Shifting Priorities Mid-Search

This problem is an extension of the aforementioned problem (refer to no. 2). A company begins an executive search, creates a job description, searches and interviews several candidates. Mid-way through the process, the organization realizes that there are aspects of the executive role that were not covered in the initial job description. A quick shift in gears takes place in order to correct this. In the process, precious time and money is wasted. To address this problem, firms need to recruit external recruitment firms to help them in the identification of priorities and drafting of a job description. An organization does not have to retain the recruitment firm after this. Consulting an external party gives the organization to save time and recruit more efficiently.

Creation of a Wish List

There is a common saying that states that perfect is the enemy of the good. This applies to organizations during the process of creating a wish list for the perfect candidate to fill a certain role. For most organizations, the wish list often comprises of a long list of acuities and experiences that the ideal candidate for the executive role is expected to have. This list may fail to account the realities in the talent market. For instance, it is difficult to find an executive who will accept a mid-level salary in order to perform a C-suite role. In other instances, a firm may require an executive with 10 years of experience yet the organization is in its infancy hence does not necessarily need someone with such experience. It is important to go through the wish list for the executive talent that is being sought by the organization and sift through the “nice-to-haves” in order to remain with “must-haves.”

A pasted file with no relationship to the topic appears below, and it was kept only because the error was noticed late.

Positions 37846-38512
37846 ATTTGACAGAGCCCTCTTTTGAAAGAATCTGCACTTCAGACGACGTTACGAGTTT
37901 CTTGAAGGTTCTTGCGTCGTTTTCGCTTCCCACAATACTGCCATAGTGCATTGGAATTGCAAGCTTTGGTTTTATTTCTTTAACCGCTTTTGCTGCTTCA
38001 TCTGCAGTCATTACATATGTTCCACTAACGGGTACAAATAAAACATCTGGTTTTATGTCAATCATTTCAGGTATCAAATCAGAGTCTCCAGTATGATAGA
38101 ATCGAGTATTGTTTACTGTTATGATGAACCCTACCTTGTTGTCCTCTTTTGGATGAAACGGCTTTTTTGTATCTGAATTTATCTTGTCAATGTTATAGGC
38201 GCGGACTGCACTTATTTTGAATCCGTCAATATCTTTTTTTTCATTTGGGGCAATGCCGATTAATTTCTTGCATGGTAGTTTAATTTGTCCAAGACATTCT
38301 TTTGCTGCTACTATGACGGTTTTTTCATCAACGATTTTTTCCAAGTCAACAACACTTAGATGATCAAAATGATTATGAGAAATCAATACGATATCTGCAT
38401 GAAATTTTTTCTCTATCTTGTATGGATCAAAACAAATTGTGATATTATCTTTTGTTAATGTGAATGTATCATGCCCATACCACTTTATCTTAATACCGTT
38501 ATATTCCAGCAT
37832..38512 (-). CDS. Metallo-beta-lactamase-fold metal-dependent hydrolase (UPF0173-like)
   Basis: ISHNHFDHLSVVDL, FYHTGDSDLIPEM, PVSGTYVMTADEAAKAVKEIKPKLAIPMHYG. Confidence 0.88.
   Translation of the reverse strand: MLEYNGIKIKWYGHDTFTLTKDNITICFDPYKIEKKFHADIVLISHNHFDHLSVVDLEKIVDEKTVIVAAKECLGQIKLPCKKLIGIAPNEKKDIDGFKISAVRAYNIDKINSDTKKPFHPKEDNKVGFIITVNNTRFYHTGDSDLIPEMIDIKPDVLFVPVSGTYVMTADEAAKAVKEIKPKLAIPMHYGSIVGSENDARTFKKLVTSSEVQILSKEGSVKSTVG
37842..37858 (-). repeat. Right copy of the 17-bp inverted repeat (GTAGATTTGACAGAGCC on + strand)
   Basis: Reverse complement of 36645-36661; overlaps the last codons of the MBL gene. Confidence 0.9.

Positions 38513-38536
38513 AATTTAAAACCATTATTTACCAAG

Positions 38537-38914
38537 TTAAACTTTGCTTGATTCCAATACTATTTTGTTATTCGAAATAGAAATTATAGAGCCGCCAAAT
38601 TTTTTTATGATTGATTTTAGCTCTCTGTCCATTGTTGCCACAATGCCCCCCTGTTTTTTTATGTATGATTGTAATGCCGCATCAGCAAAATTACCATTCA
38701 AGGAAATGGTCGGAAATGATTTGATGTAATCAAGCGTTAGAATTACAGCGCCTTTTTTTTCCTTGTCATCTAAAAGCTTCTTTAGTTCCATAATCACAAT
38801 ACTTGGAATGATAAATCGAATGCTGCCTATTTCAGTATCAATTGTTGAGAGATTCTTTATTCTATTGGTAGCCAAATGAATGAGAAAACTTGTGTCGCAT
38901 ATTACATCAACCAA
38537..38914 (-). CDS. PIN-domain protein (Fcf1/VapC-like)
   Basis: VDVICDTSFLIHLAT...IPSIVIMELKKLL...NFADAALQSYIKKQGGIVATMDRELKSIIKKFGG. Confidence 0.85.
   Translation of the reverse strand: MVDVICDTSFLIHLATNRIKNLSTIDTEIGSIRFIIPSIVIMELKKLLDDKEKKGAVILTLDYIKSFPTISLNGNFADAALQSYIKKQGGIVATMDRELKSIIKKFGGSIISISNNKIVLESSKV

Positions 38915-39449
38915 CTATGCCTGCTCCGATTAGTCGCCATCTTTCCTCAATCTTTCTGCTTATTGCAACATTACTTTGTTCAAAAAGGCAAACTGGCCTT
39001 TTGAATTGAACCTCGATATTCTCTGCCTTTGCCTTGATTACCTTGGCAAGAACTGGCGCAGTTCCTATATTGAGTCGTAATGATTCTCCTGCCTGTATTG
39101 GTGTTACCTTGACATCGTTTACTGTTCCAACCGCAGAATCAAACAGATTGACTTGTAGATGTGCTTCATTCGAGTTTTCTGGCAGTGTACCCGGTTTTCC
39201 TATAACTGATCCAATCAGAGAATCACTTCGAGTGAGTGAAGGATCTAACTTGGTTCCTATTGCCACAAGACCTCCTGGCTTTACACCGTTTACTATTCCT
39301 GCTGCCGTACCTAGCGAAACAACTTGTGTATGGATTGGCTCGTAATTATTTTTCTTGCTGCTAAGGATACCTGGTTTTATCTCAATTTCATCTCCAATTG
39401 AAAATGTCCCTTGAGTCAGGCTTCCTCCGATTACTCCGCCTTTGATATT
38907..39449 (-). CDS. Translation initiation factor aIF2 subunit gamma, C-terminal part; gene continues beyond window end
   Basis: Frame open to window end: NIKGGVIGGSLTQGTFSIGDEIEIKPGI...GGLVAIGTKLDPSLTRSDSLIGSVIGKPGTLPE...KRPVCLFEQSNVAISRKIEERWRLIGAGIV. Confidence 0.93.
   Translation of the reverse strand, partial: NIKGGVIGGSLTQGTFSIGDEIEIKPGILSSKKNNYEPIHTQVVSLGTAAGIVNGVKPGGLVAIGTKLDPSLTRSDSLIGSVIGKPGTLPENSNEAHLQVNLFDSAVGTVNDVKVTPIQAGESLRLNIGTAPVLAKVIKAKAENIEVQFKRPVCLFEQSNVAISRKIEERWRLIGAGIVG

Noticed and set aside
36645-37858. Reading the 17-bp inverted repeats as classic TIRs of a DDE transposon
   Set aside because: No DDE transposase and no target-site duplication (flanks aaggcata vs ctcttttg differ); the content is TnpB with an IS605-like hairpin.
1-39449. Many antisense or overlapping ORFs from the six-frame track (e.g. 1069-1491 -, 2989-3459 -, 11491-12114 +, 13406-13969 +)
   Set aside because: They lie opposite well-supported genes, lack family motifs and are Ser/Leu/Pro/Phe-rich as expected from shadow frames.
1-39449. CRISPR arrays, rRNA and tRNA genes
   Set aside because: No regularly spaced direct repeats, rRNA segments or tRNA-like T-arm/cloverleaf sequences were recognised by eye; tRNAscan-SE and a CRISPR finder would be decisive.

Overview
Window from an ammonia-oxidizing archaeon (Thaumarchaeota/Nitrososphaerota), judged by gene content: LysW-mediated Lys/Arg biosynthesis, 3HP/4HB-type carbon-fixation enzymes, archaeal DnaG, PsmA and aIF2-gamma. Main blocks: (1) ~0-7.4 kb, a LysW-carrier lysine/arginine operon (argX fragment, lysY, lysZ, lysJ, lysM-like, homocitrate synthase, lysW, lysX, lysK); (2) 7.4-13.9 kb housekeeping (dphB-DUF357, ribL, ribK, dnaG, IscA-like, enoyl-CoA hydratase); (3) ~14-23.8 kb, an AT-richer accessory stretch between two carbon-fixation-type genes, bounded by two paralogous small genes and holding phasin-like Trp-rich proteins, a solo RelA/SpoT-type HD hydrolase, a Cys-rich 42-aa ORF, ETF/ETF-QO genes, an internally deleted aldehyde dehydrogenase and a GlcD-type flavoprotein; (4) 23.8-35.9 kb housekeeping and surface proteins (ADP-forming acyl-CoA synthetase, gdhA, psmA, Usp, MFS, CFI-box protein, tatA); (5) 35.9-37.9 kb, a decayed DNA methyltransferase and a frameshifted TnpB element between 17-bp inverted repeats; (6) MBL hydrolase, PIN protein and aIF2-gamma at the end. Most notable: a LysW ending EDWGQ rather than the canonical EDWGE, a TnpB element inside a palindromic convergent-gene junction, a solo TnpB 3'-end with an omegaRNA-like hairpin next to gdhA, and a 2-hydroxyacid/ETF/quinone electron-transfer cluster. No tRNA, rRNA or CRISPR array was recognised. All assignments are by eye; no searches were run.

Last Minute Executive Hires

Sometimes, organizations simply drop a post on their LinkedIn profile for an executive role and expect that executive talent will simply show up at their doorsteps the next morning. This often happens whenever an executive is leaving the organization or the company is launching a new service or product that requires a leader to spearhead the process.  Last minute executive hires often fail to meet the organization’s expectations. On average, an executive search can take up to 2 months from the signing of the contract to offering the letter of acceptance. If you know that your CFO is leaving in May, do not wait until mid-April to begin the process of recruiting a new CFO. Give your organization and your recruitment partner time to find, engage, interview and onboard talent that meets the needs of the organization.